New Nicaragua “EMag”

Best ten bucks I ever spent. Okay,I have probably spent ten bucks on something even better say…a twelve-pack (Milwaukee’s Best) while I was in college or a dinner of for a girlfriend I was hoping to dazzle with my smoothness. (Sorry honey, we are talking YEARS ago.) But I have to say this electronic, digital, Nica thingy is a pretty good use of my time and money.

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Am digging this new toy. Yes, the answer is yes. OF COURSE there is the print version, which I just paid my hard earned Cordobas for, and it’s on the way. It’s a small, 20-pager, less than six bucks. I used to think I would make extravagant Ebooks and mags, but then I remembered I don’t know how to design anything like that. Also, something else happened. I showed one of these babies to a friend, on my third iPad before it broke, and something funny happened. A FRIEND mind you. Let me say this again…A FRIEND. Someone who I THOUGHT would have spent copious time pouring over my BRILLIANT work, only to have them spend about 45 seconds, flip, flip, flipping through, listening to HALF of ONE audio file and then hand the iPad back to me AND THEN BEGAN TALKING TO ME ABOUT THEIR OWN WORK.
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So I did this Nicaragua Emagazine. The difficult part here is that I didn’t have much imagery to work with. I didn’t want to use anything that was workshop related. You see I have no real goal with this thing. Not trying to sell it or promote it etc., just doing it to enjoy it for myself, and to play with the stills/audio situation. I am still a novice here folks. What I design today are VERY simple Emags or Ebooks. The reality is most people have very little attention span. Sad but true. So, I design for the modern brain, not my ideal brain or the brain of 1985….a brain which had little more to do than wait for the next episode of Miami Vice! Now, this isn’t to say I don’t design more complicated or sophisticated work. I do, but I don’t necessarily put that work up front and center and ask people to consume it. The second version of this, and the print piece, are already in version two in terms of design, and I’m certain there will be at least a version three.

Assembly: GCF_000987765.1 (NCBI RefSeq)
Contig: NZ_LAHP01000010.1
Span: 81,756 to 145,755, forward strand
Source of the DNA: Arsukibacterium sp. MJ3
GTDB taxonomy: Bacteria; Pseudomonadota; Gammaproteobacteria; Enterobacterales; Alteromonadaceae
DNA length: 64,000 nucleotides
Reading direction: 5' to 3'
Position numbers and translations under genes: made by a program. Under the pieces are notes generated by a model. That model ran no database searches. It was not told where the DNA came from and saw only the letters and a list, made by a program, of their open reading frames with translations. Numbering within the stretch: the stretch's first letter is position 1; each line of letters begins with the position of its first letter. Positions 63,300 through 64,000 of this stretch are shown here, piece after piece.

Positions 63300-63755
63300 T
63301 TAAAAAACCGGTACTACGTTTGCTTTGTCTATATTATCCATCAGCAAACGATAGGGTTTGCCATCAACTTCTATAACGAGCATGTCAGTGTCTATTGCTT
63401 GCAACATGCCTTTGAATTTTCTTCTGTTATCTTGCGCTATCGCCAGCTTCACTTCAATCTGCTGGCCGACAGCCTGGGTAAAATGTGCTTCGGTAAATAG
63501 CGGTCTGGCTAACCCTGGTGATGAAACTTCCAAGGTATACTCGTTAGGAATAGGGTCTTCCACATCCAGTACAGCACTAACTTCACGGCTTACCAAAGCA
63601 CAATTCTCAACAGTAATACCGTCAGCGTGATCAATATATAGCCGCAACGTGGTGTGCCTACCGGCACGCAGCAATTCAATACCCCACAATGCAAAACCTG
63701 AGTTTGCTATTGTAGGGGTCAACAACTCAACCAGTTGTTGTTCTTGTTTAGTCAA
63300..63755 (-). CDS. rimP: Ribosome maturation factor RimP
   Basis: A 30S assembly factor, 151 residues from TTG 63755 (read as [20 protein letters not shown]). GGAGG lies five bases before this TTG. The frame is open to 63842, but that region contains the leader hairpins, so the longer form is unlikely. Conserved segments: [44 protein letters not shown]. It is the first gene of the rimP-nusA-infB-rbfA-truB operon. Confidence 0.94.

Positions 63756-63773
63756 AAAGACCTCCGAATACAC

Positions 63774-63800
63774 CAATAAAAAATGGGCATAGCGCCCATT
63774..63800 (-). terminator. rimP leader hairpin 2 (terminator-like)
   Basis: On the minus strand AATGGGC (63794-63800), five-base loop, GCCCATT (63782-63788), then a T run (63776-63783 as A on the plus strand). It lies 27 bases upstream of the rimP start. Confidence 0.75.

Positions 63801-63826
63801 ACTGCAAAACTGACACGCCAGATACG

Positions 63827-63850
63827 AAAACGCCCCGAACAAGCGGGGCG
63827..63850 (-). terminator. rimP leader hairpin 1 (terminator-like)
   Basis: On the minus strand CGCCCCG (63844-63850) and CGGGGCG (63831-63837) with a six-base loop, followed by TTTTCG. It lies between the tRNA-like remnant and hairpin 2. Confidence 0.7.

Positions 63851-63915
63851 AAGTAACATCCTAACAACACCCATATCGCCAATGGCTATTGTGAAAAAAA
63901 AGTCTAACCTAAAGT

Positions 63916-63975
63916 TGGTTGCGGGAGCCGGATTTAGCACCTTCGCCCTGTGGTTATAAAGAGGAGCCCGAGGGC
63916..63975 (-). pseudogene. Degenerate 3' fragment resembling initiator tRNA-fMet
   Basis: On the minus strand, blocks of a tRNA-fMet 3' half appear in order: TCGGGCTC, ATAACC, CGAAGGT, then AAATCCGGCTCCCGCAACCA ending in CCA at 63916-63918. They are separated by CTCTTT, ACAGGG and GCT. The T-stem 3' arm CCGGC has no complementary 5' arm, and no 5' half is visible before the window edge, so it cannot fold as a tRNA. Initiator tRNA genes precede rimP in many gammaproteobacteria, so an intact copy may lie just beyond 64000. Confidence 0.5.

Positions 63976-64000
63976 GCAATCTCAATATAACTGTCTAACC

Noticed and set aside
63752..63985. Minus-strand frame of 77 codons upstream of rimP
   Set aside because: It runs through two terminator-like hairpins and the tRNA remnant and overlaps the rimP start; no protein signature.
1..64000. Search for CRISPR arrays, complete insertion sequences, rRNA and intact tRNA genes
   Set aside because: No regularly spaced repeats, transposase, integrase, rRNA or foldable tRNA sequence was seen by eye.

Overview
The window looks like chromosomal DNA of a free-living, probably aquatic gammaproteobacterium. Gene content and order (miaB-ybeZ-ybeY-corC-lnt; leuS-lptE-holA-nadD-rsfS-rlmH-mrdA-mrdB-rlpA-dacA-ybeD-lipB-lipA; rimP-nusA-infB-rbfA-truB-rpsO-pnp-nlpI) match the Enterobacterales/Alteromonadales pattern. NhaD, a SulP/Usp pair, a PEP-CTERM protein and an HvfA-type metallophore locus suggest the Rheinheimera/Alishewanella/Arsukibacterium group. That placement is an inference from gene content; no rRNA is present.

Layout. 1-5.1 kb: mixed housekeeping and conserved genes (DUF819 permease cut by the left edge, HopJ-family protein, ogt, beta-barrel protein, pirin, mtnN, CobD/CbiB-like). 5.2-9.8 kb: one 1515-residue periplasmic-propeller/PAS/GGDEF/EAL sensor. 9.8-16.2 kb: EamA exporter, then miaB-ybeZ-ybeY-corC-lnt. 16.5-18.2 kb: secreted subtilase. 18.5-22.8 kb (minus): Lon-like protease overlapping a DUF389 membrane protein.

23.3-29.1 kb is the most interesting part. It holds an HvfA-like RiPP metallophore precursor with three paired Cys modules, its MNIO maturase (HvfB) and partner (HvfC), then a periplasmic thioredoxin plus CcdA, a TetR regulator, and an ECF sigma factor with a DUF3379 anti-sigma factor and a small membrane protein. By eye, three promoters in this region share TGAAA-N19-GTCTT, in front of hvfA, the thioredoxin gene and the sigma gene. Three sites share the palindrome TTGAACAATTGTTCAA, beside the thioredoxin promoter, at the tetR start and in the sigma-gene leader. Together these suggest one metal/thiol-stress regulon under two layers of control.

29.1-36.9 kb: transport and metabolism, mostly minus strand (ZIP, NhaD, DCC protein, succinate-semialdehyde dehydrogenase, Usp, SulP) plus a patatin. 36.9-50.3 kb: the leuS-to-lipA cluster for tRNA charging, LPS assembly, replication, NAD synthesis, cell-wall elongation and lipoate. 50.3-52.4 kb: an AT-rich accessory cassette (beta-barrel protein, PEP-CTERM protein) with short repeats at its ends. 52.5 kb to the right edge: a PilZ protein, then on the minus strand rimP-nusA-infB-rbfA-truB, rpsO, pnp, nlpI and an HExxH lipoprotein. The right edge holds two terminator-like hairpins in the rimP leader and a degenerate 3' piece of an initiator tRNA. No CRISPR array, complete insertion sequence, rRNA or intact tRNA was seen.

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This particular Emag is just single image per spread and single audio file, most which are thirty-seconds or less. Remember when a three-minute YouTube video was considered the “sweet spot?” Ya, try that now. Even Yoda can’t hang for three minutes….just TOO BUSY apparently because every single item of every single day now is CRITICALLY IMPORTANT. Me, I spend hours watching gun videos and people 4x4ing across swamps in the southern part of America. What else do I have to do?
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Even in 2014 I’m still running into vast amounts of confusion when it comes to something as simple as a digital version of a print piece. Still. No joke. I run into the “Oh, I can’t do one of those because it will kill my print sales,” people. In short, I’ve NEVER ONCE seen this happen. Also, I’ve never heard this expression from someone who actually made anything “E.” Never. Not once. I also run into the “What am I going to do with that?” crowd. I can only do so much. Make one, think for 15 seconds. You can and will figure it out. And finally the “I would never use that,” crowd. Lots and lots of art schools students in this crowd who cling to their “I’m an artist and I’m a print person” call to arms. I know this because of my job, but also because I was one of those people. I even dropped the “I would never show my work on a phone,” lines. (My chest is puffed out even now.) Until I started showing work on my phone. Granted, not to anyone I was really trying to impress, but handy situations like being on a plane and my prints are in my checked bag kind of thing.